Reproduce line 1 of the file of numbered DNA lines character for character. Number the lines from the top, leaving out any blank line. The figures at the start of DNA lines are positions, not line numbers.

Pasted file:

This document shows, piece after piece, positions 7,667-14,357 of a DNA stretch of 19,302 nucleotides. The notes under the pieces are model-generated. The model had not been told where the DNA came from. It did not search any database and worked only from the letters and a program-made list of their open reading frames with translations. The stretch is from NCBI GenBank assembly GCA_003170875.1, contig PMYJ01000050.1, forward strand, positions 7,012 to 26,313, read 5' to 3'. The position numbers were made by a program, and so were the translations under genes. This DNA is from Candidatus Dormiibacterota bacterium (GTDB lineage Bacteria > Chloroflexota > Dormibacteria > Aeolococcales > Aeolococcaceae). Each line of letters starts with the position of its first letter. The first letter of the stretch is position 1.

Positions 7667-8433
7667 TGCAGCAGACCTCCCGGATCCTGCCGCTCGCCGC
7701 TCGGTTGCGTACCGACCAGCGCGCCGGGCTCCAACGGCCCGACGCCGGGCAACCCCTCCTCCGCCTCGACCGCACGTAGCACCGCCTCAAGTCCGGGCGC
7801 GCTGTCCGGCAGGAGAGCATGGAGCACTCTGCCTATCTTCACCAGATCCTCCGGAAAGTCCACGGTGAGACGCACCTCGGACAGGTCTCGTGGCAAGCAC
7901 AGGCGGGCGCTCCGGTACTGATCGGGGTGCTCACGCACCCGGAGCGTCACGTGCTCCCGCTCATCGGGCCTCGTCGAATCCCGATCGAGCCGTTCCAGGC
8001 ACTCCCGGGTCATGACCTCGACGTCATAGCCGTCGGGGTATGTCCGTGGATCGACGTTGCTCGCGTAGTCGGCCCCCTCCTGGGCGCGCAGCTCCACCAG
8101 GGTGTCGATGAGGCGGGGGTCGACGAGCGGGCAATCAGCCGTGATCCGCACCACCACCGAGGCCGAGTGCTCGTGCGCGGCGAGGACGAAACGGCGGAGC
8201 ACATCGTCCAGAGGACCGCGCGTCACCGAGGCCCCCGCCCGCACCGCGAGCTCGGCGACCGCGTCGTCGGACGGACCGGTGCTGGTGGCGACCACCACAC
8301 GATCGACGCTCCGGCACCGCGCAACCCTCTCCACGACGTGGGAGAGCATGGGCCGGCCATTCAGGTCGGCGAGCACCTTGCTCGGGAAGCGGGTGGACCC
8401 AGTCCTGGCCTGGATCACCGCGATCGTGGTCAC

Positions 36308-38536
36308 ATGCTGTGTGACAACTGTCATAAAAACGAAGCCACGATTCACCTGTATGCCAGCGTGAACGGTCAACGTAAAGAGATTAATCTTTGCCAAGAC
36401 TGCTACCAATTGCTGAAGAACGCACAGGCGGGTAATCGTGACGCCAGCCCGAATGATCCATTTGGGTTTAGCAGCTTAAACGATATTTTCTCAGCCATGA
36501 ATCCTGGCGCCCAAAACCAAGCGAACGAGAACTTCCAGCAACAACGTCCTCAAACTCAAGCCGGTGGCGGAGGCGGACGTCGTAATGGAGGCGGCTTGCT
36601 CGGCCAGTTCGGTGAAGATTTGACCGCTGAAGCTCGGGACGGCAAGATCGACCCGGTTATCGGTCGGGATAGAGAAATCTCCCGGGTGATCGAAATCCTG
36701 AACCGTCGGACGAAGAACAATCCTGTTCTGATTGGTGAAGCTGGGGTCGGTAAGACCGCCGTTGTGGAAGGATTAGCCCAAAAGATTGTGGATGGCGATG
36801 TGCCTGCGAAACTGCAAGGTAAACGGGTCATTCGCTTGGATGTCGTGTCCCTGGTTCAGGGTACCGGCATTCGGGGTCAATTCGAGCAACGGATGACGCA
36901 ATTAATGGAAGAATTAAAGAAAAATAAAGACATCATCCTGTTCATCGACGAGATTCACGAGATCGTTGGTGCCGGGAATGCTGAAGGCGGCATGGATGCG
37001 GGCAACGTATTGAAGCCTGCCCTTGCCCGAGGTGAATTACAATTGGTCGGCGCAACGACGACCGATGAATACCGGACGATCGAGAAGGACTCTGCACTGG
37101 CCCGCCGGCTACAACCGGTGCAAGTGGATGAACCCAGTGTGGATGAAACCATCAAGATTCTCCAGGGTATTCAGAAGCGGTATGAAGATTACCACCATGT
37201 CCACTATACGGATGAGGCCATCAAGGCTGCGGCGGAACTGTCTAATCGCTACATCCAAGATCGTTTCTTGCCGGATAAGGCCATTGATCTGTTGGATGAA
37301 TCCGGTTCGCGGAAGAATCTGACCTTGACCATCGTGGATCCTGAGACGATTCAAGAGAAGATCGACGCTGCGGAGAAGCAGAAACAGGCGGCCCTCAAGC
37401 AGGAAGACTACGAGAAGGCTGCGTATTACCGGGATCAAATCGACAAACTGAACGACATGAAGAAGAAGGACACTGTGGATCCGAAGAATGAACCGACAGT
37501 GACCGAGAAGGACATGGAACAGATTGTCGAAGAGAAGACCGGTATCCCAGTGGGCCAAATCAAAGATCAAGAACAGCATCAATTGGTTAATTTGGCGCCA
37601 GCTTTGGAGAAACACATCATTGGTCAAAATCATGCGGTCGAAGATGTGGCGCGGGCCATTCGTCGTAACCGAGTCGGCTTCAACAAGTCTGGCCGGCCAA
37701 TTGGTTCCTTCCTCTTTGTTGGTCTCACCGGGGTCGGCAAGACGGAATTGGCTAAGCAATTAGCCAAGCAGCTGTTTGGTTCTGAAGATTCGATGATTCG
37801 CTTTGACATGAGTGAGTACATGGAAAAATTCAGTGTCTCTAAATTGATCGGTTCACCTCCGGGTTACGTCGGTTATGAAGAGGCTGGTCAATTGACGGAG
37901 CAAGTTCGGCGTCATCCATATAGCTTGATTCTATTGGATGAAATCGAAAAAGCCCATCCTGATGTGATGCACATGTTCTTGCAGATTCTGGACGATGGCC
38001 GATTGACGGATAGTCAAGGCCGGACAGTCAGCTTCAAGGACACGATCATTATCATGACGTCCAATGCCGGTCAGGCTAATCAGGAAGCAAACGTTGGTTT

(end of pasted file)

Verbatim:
This document shows, piece after piece, positions 7,667-14,357 of a DNA stretch of 19,302 nucleotides. The notes under the pieces are model-generated. The model had not been told where the DNA came from. It did not search any database and worked only from the letters and a program-made list of their open reading frames with translations. The stretch is from NCBI GenBank assembly GCA_003170875.1, contig PMYJ01000050.1, forward strand, positions 7,012 to 26,313, read 5' to 3'. The position numbers were made by a program, and so were the translations under genes. This DNA is from Candidatus Dormiibacterota bacterium (GTDB lineage Bacteria > Chloroflexota > Dormibacteria > Aeolococcales > Aeolococcaceae). Each line of letters starts with the position of its first letter. The first letter of the stretch is position 1.